Social media, mobile devices, and an ever-expanding commercial world wide web have transformed our culture to an always-on, always-connected, and increasingly impatient creatures. As a result, how applications deal with data management is probably the area of computing that has undergone the most change in recent years. It’s undergoing a renaissance, if you will.
Traditional relational database management systems (RDBMs) are being replaced by new, in-memory data systems that deliver high performance and can scale-out horizontally quickly to meet the needs of the next Facebook, Netflix, or Pinterest application that shines in the market.
In an upcoming webinar, VMware will show you how you can use vFabric GemFire to transform your data management strategy to achieve the speed, scale and reliability that internet pioneers have been trusting us to do for years. We’ll also cover some of the recent advancements, including how GemFire 7 makes managing and monitoring your GemFire data much easier, and how Spring Data GemFire project makes writing new modern applications easier than ever before.
Big, fast data is powering some of the most interesting computing opportunities in today’s market. But in order to get there, we need to change our approach to the data tier. Enterprises are trying to move from costly mainframe architectures to virtualized datacenters and utilize commodity hardware more efficiently. With the data tier, this means an architecture that scales horizontally by adding more commodity-based computing and storage at runtime.
To scale the data tier horizontally, companies use systems like vFabric GemFire, a distributed data system that is designed to specifically accommodate large data sets across commodity hardware nodes. In GemFire, data is spread across members of a cluster with members referred to as “nodes,” and the distribution of data across those nodes is called “partitioning.” vFabric GemFire then allows developers to query the data that resides across many nodes while retaining core values of very high performance at scale. How? In short, the answer is “Data Aware Querying” – a query API that allows a query to execute on selective nodes instead of all nodes (i.e. execute in a map-reduce style).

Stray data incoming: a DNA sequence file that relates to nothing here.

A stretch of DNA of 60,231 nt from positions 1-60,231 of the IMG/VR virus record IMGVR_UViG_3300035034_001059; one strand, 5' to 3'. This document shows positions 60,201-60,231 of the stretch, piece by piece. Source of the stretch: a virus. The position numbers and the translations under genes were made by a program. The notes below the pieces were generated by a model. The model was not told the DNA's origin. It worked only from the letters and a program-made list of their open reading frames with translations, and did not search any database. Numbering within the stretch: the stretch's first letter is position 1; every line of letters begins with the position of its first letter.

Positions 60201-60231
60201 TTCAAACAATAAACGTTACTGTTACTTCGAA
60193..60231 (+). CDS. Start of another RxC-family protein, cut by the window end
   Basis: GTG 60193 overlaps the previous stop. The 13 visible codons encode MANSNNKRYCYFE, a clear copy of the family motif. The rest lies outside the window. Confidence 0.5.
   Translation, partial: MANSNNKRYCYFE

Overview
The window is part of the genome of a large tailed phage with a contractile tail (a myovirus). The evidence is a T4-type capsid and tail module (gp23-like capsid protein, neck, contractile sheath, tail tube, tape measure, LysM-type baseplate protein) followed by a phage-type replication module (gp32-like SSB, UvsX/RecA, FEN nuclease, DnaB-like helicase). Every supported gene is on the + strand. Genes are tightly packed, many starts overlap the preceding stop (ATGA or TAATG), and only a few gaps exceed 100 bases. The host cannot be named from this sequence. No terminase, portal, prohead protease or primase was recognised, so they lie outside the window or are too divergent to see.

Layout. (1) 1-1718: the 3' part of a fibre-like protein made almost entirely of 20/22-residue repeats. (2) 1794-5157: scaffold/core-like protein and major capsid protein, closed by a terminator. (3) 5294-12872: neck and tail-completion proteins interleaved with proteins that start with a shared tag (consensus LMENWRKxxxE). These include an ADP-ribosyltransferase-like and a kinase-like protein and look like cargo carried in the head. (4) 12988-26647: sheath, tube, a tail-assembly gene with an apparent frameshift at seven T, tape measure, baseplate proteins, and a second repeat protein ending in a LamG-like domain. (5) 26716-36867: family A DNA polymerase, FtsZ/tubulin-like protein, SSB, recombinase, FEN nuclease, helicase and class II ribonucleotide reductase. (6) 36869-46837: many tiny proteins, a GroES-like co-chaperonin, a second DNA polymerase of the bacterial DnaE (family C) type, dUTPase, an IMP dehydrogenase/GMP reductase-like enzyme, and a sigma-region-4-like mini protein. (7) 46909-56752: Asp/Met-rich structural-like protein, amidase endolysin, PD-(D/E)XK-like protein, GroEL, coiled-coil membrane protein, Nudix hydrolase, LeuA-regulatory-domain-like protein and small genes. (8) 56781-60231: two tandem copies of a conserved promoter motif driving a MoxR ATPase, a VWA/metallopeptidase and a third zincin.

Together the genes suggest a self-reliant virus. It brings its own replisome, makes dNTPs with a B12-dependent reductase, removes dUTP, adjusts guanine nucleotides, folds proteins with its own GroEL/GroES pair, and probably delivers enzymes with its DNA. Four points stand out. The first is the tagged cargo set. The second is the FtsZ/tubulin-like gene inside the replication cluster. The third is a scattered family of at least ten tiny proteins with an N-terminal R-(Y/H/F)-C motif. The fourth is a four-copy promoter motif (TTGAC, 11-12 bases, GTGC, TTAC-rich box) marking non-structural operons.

We are pleased to announce version 3.0 of RabbitMQ!
This release introduces dynamic, policy-based control of mirroring and federation, improves the user friendliness of clustering, adds support for per-message TTL, introduces plugins for web-STOMP and MQTT, and adds many smaller new features and bug fixes.
Binary and source distributions of the new release can be found on the download page
Mobile applications are one thing, but mobile apps WITH fast data requirements are another.
The combination of mobile apps and fast data requirements can cause major data scale issues. Whether you are trying to update an existing application or build a new application, mobile apps with personalization, pricing, location, or gaming functionality must consider data architecture differently from the outset.
An AT&T Senior EVP recently wrote, “Over the past five years, AT&T’s wireless data traffic has grown 20,000%. The growth is now primarily driven by smartphones.” In fact, many say that mobile use will cause a spectrum deficit in the U.S. According to the Telegraph, smartphones are mostly used for internet (24 minutes and 29 seconds per day) and social media (17 minutes and 29 seconds per day) while phone calls are ranked 5th (12 minutes and 6 seconds per day). Similarly, mobile commerce is planned to rise from 1% of all e-commerce sales in 2010 to 7% in 2016 (i.e. from $3 billion to $31 billion in a 6 years period). Apps are also accounting for more minutes of usage. So, no wonder business groups are clamoring for mobile-centric programs and applications.